The Slovak police have confirmed that the white powder sent to the Czech Embassy in Bratislava, Slovakia, was a toxic substance. The envelope was allegedly sent from Sweden. Police president Tibor Gaspar told the media that they were cooperating on the case with the Czech authorities. In recent weeks a number of Czech institutions have received similar envelopes. Two envelopes, sent from Sweden and Slovenia, were found to contain poison, others, such as the one sent to Prague Castle contained a harmless powder. Security has been stepped up at all public institutions in the country.
A two-day summit of central European presidents continues in Prague on Friday with a debate on energy infrastructure, specifically gas pipelines. On Tuesday the heads of state of Czech Republic, Slovakia, Poland, Hungary, Austria and Slovenia called for the establishment of a European investment fund in support of large infrastructure projects. The first day of the summit was devoted to rail and road links in central Europe. The visiting presidents also attended the opening of an exhibition on the Danube-Odra-Elbe channel project which Czech President Miloš Zeman has long promoted.
Inspections of Czech munitions depots carried out by the Ministry of Interior have uncovered several shortcomings. The inspection follows a crisis at a munitions storage site in Vrbětice, eastern Moravia that was damaged by a powerful blast in mid-October, succeeded by a series of uncontrolled explosions over the next two months. According to Interior Minister Milan Chovanec, none of the shortcomings poses a threat to the people living in the vicinity of the depots. The lower house on Friday held an extraordinary meeting over the recent explosions. The police on Friday announced that its organised crime unit will be also involved in the investigation.
The CIA’s brutal interrogation of people suspected of terrorism is unacceptable, regardless of the circumstances under which it was carried out, Czech Foreign Minister Lubmír Zaorálek told the Czech News Agency through his spokesman on Friday. Mr. Zaorálek made the comment in reaction to a US Senate Intelligence Committee report this week on the brutal practices used by the country’s intelligence services. Some international NGOs say that the Czech Republic has taken part in covert CIA programmes by providing an airport for transfers.
The lower house on Friday approved draft legislation that abolishes the Brdy military zone, an area south-west of Prague. The draft law also reduces the area of other military zones in the Czech Republic. Defence Minister Martin Stropnický said the army did not need such a large area, which was originally designed for some 115,000 soldiers, since troop numbers have dropped to some 21,000. If the bill is approved by the Senate, the Army will release some 42,000 hectares out of the total of 130,000.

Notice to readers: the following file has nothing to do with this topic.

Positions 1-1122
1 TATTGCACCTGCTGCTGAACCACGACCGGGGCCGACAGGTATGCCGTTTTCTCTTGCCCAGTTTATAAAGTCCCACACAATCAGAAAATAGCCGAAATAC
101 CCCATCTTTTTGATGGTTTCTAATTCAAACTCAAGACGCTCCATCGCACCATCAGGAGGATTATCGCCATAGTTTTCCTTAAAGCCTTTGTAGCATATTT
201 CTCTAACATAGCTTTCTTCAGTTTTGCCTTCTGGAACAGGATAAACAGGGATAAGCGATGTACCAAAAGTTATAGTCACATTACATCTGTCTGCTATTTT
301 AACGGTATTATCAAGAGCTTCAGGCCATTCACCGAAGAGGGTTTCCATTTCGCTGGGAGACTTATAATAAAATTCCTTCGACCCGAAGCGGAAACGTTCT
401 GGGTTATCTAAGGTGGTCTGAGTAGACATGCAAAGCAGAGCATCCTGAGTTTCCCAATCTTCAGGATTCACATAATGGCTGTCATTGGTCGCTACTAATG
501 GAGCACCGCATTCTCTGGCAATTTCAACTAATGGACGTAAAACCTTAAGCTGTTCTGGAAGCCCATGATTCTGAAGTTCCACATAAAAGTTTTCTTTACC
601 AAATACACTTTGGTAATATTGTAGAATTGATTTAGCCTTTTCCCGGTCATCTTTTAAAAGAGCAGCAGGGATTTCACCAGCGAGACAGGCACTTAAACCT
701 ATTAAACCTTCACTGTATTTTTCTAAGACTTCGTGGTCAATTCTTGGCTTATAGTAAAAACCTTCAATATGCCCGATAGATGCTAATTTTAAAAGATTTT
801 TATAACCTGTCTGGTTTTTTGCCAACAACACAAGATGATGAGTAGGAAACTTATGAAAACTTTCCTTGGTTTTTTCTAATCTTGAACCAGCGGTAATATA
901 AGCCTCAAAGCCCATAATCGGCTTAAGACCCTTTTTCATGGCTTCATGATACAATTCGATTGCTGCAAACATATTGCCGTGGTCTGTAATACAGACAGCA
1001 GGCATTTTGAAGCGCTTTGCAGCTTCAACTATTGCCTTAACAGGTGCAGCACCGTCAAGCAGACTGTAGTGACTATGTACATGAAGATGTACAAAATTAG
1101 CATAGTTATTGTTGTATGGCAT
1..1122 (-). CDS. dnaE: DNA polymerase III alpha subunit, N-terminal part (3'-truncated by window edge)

The number of Czech inhabitants increased in the three-quarters of 2014 by 16,100 to 10.5 million, according to figures released by the Czech Statistics Office on Friday. The rise is attributed mainly to immigration, but also to an increasing number of births. Nearly 83,000 children were born in the country during the first nine months of this year while over 77,000 people died over the same period.
The sales of spirits in the Czech Republic have gone up, reaching the level preceding a methanol crisis in 2012, during which 47 Czechs died after drinking poisonous illegally produced spirits. The rise of liquor sales is attributed mainly to the curbing of the illegal alcohol market. According to the head of Czech liquor producer Stock, Czechs are still wary of consuming hard alcohol and the figures are markedly lower than in the years 2008 and 2009. The sales of hard alcohol for 2013 reached 20 million litres, which is 10 percent less than in 2011.
The Czech authorities have confirmed earlier reports of the death of a British national who went missing during a stag weekend in the Czech capital on November 15. Karl Law, 34, disappeared on November 15 during a visit to Prague with 12 others; his body was recovered from the Vltava River last Sunday. His identity has alreday been confirmed by Great Britain’s Foreign Office.
A new-born girl was placed in a baby-box in Prague on Friday morning at around 9 a.m., making her the 112th child to be left in a baby-box since the network was established in the country in 2005. Doctors said the baby was in a good condition. An abandoned new-born boy was found at the same place just a week ago. There are a total of 63 baby-boxes in different locations around the Czech Republic; 68 girls and 44 boys have been left in them in the last nine years.
The Czech State Opera on Friday hosts the world premiere of the opera Nová Země or New Earth, which was written by Czech composer Alois Hába in 1936. The opera was officially banned by the Czechoslovak Ministry of Education as it justified the violent collectivisation in a Soviet village and has never been performed. Friday’s performance will be a one-off event.